“My darling dearest Jeanie.” That’s how Joseph Gaetz began every one of the more than 530 letters he wrote to his fiancée, Jean McRae, during the Second World War. Stationed in England, France, Belgium, Holland and Germany during and after the Second World War, Joseph was, at times, desperately homesick. His deepest desire was for the war to be over so that he could return to Canada and marry his sweetheart. Between July 1943 and November 1945, Joseph wrote to Jean whenever he could, sometimes sending both an airmail and a regular letter in the same day. He also collected a number of souvenirs from German prisoners that he sent to Jean with his letters. In 2017, his three daughters, Cathy Gaetz-Brothen, Bonnie Gaetz-Simpson and Linda Gaetz-Roberts donated his letters and souvenirs to Library and Archives Canada.
Joseph Gaetz was from the small community of Faith, Alberta. His parents were Russian immigrants and he grew up speaking English and German. On 13 May 1942, he attested in the Calgary Highlanders; five months later, he became engaged to Jean McRae of Turner Valley, Alberta. In early 1943, he shipped out to England with the Canadian Infantry Reinforcement Unit.
In August 1944, Joe was sent into action in France with the Royal Hamilton Light Infantry; he would soon move into Belgium and Holland. When his superiors realized that he spoke German, Joe became an interpreter with their scout platoon, going on a number of expeditions behind enemy lines to bring back German prisoners. In one letter to Jean from late 1944, he wrote, “My officer and I went a mile into the Jerry lines one night and took 52 prisoners to a barn…That was quite an experience.” In another letter, he told Jean how odd it felt to be capturing Germans who had lived in Canada before the war. In still other letters, he talks about picking up a pistol (one of several he acquired during the war) from No Man’s Land. Joe also told Jean how he got nervous before every patrol but learned to walk silently to avoid detection. He attributed his ability to avoid injury or capture to the photo of Jean that he kept in his breast pocket. He called it his “lucky charm” and said that all the other men had some sort of talisman.
Joe’s ability to speak German allowed him to converse with the men they captured. Although Joe had no particular fondness for Germans, he did recognize their humanity and common plight. While guarding captured prisoners, or bringing them back to camp, Joe often talked with them. Sometimes he challenged their convictions—in one instance, he asked a group of prisoners if they thought Hitler was still a god. One young soldier, who surrendered, told Joe he was afraid he was going to be sent back to Germany after the war and shot for being a deserter. Joe told the young man not to worry; there wasn’t going to be a Germany after the war.
Like many other soldiers, Joe kept a photo of his sweetheart tucked in the front of his Service Book, accompanied by a patriotic and moralistic poem entitled For Service and for Her! After inquiring about Jean’s health, he would reassure her that he was fine, tell her whether he had received her most recent letters, and then discuss the weather or some other inconsequential details. He followed these pleasantries with observations on military life—the routine chores he had to perform, what his accommodations were like, the food, who he’d met from back home, and so on.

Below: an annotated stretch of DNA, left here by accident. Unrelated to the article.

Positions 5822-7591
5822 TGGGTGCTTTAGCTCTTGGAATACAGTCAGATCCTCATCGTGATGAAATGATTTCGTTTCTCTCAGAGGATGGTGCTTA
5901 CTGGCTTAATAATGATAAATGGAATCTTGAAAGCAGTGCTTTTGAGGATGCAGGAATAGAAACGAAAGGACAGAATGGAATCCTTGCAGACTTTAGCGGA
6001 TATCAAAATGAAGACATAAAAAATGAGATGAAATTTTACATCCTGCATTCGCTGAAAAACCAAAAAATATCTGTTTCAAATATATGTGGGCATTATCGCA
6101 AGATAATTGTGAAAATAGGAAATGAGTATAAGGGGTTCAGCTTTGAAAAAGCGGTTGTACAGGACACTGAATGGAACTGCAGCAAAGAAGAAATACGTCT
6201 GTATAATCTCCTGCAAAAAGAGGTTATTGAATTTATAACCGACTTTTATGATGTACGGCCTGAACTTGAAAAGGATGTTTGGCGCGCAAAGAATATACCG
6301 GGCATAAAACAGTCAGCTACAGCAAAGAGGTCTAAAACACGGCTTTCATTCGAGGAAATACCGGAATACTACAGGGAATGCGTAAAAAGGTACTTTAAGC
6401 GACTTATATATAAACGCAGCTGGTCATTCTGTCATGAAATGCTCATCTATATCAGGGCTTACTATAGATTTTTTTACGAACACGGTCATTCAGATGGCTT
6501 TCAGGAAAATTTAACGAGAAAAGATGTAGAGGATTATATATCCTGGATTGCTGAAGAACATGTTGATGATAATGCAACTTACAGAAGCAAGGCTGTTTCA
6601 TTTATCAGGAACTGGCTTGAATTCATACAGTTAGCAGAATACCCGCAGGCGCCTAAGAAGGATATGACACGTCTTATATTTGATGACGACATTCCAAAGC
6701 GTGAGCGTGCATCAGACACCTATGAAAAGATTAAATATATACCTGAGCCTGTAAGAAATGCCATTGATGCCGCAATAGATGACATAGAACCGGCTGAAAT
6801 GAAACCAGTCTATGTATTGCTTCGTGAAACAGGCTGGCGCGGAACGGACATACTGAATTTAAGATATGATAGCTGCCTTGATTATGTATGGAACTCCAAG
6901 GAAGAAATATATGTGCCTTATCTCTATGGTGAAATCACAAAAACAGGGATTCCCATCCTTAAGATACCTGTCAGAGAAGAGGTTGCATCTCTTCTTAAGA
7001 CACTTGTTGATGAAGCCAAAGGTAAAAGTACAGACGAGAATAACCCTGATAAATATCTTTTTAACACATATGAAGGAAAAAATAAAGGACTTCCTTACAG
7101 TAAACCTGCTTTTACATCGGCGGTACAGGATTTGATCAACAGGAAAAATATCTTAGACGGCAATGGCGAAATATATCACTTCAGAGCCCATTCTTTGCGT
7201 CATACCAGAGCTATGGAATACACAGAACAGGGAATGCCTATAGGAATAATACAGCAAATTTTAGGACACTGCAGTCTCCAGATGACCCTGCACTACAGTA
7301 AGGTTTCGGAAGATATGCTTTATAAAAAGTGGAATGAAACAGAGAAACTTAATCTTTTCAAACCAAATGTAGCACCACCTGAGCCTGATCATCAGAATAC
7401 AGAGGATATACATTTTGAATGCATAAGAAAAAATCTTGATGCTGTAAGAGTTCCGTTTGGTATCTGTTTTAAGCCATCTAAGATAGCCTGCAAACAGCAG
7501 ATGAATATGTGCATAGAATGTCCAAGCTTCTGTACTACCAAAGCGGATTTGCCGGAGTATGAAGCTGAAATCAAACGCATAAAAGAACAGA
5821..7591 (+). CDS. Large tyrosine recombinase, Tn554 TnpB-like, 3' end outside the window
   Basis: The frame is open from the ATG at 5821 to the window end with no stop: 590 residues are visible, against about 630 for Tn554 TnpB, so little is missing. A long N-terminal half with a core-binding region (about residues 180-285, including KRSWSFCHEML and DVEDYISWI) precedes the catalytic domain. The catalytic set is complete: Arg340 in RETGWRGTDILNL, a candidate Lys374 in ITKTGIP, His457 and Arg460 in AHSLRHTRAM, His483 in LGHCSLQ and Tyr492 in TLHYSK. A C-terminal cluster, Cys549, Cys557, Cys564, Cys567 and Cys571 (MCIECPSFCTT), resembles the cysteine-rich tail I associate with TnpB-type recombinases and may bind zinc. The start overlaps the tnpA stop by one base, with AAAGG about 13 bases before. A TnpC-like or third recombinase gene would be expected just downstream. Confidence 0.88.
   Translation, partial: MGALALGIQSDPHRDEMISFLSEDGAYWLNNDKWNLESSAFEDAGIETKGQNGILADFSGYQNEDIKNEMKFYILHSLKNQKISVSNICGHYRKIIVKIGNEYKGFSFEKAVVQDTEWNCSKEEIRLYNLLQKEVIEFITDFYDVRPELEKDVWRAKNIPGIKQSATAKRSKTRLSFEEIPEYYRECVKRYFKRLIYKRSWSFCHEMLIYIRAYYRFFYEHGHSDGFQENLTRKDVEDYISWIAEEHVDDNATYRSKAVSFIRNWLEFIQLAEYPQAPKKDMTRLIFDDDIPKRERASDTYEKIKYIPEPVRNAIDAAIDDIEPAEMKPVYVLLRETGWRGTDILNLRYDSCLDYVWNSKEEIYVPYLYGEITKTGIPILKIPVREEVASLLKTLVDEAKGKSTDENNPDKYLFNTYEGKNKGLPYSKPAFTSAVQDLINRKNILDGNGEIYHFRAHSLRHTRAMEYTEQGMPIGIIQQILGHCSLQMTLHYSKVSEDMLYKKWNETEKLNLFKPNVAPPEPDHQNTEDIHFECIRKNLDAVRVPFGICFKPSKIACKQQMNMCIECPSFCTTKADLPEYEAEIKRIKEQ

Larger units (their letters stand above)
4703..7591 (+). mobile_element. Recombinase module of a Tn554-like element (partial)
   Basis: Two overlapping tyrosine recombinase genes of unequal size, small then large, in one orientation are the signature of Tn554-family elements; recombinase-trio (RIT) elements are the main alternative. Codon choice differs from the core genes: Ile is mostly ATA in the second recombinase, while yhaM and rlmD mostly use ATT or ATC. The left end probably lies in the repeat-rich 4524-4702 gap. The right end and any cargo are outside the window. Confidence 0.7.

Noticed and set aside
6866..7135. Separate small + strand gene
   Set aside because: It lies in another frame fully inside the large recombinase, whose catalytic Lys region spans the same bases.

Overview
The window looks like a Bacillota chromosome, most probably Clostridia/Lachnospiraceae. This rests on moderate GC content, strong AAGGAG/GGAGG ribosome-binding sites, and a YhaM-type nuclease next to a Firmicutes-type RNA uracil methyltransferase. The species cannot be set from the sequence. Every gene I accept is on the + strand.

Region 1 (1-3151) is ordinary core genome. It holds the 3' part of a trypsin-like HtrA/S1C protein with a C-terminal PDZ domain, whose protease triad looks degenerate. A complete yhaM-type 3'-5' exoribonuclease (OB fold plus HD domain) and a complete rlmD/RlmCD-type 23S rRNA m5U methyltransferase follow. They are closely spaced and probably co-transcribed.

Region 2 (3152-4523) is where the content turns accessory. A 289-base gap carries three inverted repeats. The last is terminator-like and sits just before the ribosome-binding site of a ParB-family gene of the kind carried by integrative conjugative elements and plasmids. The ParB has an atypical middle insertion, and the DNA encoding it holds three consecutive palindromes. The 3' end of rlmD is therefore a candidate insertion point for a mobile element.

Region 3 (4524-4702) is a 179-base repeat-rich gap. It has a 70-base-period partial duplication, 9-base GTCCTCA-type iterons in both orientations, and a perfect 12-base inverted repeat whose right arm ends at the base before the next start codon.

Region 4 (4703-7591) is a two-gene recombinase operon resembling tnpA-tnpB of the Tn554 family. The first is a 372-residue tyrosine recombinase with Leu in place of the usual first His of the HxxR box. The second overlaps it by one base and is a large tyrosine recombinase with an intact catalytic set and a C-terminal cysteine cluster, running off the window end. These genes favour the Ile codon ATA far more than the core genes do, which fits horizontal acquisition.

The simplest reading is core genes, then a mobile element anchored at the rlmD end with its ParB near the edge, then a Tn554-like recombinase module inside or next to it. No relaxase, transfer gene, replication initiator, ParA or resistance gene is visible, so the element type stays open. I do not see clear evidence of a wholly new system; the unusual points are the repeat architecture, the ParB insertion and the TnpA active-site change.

Conditions at the front were often harsh, but Joe rarely complained. In fact, he joked about sleeping in trenches he’d dug himself and constructing makeshift chimneys from empty tin cans. Joe had a strong sense of personal duty; he refused to send anyone else in to do his job, and he went for seven months without a single day of leave. In one letter, he stoically told Jean about spending Christmas Day 1944 on duty in No Man’s Land.
Sometimes Joe and his fellow scouts were billeted with local families. Joe quickly picked up enough Flemish to be able to communicate with the people he came into contact with, and he writes how the locals would often invite the soldiers to dinner or offer to do their laundry. In his letters, he describes the little children he met, and he occasionally included photos of them in his letters home.
He came back to Canada on November 1945 and was discharged in Calgary, Alberta, on January 18, 1946, at the rank of Sergeant. He worked his way up to manager of the Fort Macleod lumberyard and he and Jean were finally married on June 21, 1948. They had three daughters before he died at the age of 41 of chronic hypertension. Cathy Gaetz-Brothen, the youngest of the girls was only one-year-old when her father died. The letters he wrote to her mother are especially important to her because they allowed her to get to know a father she had no memory of.
Joseph Gaetz didn’t have a particularly heroic war. He wasn’t a high-ranking commissioned officer leading a battalion; he didn’t singlehandedly storm any nests of German snipers. Instead he did what thousands of other Canadian soldiers did. He joined the army and fought alongside his fellow soldiers in the hope that he would one day come home to his sweetheart. Joe was one of the lucky ones.
Visit the exhibition Premiere: New acquisitions at Library and Archives Canada at 395 Wellington Street in Ottawa. The exhibition, which runs until December 3, 2018, features our most recent acquisitions and celebrates the expertise of Library and Archives Canada’s acquisition specialists. A librarian or an archivist thoughtfully selected every one of the items in the exhibition and wrote the caption for the item that they chose. Admission is free.
Katie Cholette is an archivist in the Specialized Media section of Library and Archives Canada.